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Pets to rescue of 11/7 victims? kin

An NGO called Animal Angels provides help to people whose lives were changed by the blasts, reports Neha Bhayana.

india Updated: Dec 11, 2006 01:12 IST

The last five months have been a trying time for Subhashree Karambelkar (50), who lost her husband Parag (53) in the July 11 serial train blasts.

She has pulled herself together. But it has not been as easy for her 21-year-old daughter Amruta.

“She doesn’t talk to me. She seems happy, but I know she’s not,” she said.

Amruta got her Arts degree in June, but she does not want to study further.  Said a worried Subhashree: “She wanted to do a designing course, but now she doesn’t have the will. Perhaps a companion would help her release her pent-up feelings.”

Animal-assisted therapy
Animal Angels uses trained dogs, cats, rabbits to provide comfort to people.



They identify the problems a person faces and plan the therapy accordingly.



For details, call Animal Angels on 9325025250, e-mail
animalangels@animalangels.org.inor visitwww.animalangels.org.in

On Sunday, Subhashree found a ray of hope in Goldie, a Golden Retriever, and Kutti, a Labrador, who are trained by NGO Animal Angels.

Subhashree was introduced to the dogs at an event organised by KEM Hospital, the Bombay Psychiatric Society (BPS), Rotary Club of Bombay Central and Rotract Club, to offer animal-assisted therapy to those affected by the blasts.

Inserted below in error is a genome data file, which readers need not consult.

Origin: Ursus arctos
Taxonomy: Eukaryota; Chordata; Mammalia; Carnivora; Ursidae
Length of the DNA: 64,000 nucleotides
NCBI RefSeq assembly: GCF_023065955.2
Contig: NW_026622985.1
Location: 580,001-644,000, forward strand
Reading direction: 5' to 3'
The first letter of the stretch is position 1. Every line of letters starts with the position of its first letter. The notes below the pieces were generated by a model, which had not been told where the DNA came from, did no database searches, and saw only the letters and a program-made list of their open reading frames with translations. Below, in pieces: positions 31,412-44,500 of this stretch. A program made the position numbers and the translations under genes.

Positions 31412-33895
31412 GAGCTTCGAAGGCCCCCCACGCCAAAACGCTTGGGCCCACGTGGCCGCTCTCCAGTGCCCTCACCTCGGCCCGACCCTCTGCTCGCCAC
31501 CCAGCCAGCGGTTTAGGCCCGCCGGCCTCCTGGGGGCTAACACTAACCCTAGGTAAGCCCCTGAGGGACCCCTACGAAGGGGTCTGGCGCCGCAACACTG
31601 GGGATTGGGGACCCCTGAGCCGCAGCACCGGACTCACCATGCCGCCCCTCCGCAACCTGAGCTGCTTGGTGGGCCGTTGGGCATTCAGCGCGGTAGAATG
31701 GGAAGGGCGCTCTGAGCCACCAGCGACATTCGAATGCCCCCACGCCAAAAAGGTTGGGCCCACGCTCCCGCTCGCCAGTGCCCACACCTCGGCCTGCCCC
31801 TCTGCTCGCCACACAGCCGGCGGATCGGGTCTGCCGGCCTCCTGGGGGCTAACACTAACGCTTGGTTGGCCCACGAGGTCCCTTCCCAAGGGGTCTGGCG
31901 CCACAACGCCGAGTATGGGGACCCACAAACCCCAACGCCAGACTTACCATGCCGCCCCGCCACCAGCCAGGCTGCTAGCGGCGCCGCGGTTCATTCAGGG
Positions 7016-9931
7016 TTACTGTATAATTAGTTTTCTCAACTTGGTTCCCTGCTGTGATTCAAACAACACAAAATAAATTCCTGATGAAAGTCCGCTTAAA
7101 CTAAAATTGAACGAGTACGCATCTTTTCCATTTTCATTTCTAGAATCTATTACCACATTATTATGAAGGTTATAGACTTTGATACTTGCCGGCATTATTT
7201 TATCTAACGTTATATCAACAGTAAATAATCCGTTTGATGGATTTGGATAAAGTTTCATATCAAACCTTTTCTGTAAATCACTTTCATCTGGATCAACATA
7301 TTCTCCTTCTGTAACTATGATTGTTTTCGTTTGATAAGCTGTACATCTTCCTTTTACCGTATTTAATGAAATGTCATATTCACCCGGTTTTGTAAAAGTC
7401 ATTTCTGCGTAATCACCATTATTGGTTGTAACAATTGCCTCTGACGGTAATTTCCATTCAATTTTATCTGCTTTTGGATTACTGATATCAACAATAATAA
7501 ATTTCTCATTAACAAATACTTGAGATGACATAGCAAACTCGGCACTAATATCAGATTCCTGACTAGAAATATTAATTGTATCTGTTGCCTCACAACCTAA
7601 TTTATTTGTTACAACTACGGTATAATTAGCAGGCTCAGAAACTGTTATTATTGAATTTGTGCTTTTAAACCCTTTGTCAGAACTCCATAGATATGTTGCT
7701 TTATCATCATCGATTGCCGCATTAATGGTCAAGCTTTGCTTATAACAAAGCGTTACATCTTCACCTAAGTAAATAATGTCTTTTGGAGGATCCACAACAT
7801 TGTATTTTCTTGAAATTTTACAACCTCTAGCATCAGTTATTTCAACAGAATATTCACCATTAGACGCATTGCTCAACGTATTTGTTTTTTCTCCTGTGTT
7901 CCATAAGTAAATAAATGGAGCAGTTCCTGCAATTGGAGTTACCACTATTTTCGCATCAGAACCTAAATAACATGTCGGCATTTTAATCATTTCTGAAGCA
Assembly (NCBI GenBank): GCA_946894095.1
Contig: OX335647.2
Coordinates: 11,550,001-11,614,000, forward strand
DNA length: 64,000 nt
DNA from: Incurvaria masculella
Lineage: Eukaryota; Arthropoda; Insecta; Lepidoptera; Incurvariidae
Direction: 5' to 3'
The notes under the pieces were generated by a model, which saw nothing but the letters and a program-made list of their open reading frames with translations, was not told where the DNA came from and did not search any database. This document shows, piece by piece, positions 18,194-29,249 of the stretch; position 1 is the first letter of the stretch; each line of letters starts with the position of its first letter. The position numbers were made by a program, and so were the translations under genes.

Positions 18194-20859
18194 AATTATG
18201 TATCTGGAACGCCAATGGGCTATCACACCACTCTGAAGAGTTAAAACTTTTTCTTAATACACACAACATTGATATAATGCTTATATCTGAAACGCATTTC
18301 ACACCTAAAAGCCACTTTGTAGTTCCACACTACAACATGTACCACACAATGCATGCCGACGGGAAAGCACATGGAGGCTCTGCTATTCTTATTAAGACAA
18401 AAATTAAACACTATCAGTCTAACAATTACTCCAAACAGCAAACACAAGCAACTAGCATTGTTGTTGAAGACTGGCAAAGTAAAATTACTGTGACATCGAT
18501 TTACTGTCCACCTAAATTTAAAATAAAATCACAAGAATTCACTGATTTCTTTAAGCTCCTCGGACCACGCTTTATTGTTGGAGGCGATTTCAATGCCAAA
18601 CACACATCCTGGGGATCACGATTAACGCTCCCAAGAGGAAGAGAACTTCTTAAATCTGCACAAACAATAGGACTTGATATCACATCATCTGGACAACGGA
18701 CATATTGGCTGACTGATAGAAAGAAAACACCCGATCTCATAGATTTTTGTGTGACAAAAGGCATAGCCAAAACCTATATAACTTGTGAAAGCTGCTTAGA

“Pets provide understanding, unconditional love and companionship. Just hugging a dog can make one feel better,” said Pune-based Minal Lonkar-Kavishwar, founder and president of Animal Angels.

A clinical psychologist, Kavishwar has been providing animal-assisted therapy to children with psychological and physical disabilities for four years. “Therapy dogs worked with people after 9/11 and Hurricane Katrina. It is new to India, but it works beautifully,” she said.

Subhashree plans to engage the assistance of Animal Angels or get her daughter a rabbit or fish.

Dhwani Buddhadev, who lost husband Himanshu in the blasts, agreed that pets could be of help. She plans to seek the help of BPS for her in-laws, who “don’t share their grief”.

Five months after seven blasts ripped apart first-class compartments in rush hours, BPS plans to continue its efforts to aid those affected.

“We will continue our work with the families. We have identified mental health issues and will do what we can to help,” said Dr Shubangi Parkar, head of KEM’s psychiatry department and member of BPS.

Email Neha Bhayana: neha .bhayana@hindustantimes.com

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